No Comments (Leave Comment)
By City Councilmember Nick Licata.
Urban Politics (UP) blends my insights and information on current public policy developments and personal experiences with the intent of helping citizens shape Seattle’s future.
On Monday the City Council could go down the same path that they are going down with the Mercer Corridor Project, i.e. they could signal their willingness to spend hundreds of millions on a project for which there is no money and for results that are at best unknown and most likely will show a degradation in service.
I am referring to the votes to be taken regarding a streetcar network. A resolution sponsored by Jan Drago supports a streetcar network, the other, sponsored by Councilmember Rasmussen and myself, states that the information the Council have received does not justify moving forward.
On Tuesday December 2 the Council’s Transportation Committee voted 4-2 in favor of Resolution 31091 in support of developing a streetcar network. Councilmember McIver and I voted no, while Drago, Clark, Godden and Burgess voted yes. Councilmembers Conlin and Harrell were not present and will be voting this Monday at the Full Council meeting.
This resolution identifies four routes, and prioritizes the “Central” and “First Hill” lines. The Central line would run down 1st Avenue from the Chinatown/International District to lower Queen Anne, while the First Hill line would connect First Hill to light rail stations in Chinatown/ID and Capitol Hill. The other two lines would go from Downtown to the University District via Eastlake and from Downtown to Ballard via Fremont.
The Sound Transit ballot measure that passed in November included $120 million for the City of Seattle to build the First Hill line, plus operating costs up to a specified limit.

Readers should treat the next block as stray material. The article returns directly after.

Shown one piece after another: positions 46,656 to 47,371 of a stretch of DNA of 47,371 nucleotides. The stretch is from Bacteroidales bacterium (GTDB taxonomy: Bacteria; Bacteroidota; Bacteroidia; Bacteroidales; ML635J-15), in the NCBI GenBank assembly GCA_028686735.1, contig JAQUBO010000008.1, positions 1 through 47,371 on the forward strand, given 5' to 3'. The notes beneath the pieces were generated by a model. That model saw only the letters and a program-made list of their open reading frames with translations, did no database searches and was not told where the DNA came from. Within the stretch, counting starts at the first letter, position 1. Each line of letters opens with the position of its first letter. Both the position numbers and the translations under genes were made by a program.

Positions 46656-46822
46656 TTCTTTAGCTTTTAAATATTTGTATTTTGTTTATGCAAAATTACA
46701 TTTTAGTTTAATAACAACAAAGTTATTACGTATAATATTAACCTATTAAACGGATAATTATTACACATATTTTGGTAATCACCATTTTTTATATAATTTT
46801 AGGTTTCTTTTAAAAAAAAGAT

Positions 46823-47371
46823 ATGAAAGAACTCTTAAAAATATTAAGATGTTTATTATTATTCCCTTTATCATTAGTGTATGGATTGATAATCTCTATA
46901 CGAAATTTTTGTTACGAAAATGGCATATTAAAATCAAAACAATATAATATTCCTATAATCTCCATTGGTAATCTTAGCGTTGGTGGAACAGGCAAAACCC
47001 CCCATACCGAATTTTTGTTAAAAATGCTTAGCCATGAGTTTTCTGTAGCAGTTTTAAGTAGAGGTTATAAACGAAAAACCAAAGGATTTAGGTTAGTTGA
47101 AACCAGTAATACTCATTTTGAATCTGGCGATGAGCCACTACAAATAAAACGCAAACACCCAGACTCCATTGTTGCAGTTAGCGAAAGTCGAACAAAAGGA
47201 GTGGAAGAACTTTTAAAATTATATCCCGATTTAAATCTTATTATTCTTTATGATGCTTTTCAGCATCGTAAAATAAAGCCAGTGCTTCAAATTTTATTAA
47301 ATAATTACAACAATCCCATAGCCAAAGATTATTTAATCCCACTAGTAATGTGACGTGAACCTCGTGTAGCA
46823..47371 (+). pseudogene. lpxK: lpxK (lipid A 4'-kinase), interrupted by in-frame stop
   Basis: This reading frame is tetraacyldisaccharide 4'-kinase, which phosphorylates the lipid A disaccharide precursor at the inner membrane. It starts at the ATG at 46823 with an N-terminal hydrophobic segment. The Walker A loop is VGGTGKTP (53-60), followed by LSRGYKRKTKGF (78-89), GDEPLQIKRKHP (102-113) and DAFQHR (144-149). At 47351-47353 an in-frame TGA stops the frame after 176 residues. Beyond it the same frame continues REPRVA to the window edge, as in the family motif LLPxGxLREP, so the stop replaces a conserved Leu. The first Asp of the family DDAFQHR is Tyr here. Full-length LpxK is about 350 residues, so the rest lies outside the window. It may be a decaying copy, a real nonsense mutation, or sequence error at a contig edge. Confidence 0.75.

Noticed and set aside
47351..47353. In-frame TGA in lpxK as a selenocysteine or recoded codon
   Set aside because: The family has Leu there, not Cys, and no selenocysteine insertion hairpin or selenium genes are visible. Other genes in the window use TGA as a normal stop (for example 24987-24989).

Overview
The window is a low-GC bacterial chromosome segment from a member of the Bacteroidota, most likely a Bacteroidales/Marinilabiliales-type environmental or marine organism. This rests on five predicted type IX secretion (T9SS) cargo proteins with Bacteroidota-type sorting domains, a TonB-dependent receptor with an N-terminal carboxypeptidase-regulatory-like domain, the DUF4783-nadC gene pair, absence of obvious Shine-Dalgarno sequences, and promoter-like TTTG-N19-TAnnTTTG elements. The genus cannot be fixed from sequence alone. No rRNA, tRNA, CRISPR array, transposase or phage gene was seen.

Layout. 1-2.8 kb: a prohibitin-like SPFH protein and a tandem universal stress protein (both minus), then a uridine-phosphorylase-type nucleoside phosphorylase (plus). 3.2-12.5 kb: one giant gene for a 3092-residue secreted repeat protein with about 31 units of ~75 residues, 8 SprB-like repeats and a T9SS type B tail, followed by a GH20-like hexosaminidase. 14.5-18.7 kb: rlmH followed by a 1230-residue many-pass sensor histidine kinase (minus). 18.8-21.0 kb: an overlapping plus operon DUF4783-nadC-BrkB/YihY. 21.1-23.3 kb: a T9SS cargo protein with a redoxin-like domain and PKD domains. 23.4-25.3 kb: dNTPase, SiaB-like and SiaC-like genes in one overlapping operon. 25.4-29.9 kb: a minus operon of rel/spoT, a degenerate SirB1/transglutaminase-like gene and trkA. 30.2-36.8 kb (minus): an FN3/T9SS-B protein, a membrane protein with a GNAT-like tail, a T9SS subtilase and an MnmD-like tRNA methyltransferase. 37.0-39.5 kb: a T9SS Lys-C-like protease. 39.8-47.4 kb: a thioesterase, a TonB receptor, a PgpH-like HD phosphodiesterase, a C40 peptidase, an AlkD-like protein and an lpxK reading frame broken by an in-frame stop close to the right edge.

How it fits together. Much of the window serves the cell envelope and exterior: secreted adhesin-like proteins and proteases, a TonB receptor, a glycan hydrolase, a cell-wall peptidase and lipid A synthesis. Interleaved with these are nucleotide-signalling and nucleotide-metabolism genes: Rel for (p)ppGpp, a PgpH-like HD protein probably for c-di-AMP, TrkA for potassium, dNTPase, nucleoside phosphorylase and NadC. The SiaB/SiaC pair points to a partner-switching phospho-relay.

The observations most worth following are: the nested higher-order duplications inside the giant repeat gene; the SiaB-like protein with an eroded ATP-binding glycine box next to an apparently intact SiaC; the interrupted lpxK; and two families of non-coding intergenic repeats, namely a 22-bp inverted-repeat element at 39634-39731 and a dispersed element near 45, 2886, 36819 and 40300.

I am co-sponsoring along with Councilmember Rasmussen Resolution 31101 that states that the Council believes the information provided by the Executive “does not justify moving forward with endorsing a future streetcar network at this time,” with the exception of the First Hill/Capitol Hill line, in order to accommodate and address ridership for light rail.
The essence of this resolution is that we simply don’t have enough information yet to move forward with a streetcar network. My key goal is providing cost-effective improvements to Seattle’s transit network. The information provided doesn’t meet that threshold.
PREVIOUS COUNCIL LEGISLATION
In February the Council unanimously passed Resolution 31042 and Ordinance 122627 that approved a streetcar network concept, listing potential routes for further study, outlining a Council review process to determine the feasibility of a streetcar network, and approving a work program for determining for studying the viability.
I supported this legislation because it included a provision I requested listing the task of showing how a streetcar network would provide measurable progress toward achieving the Urban Village Transit Network goals for service between Urban Villages. In plain English this means showing that a streetcar network would increase the level of transit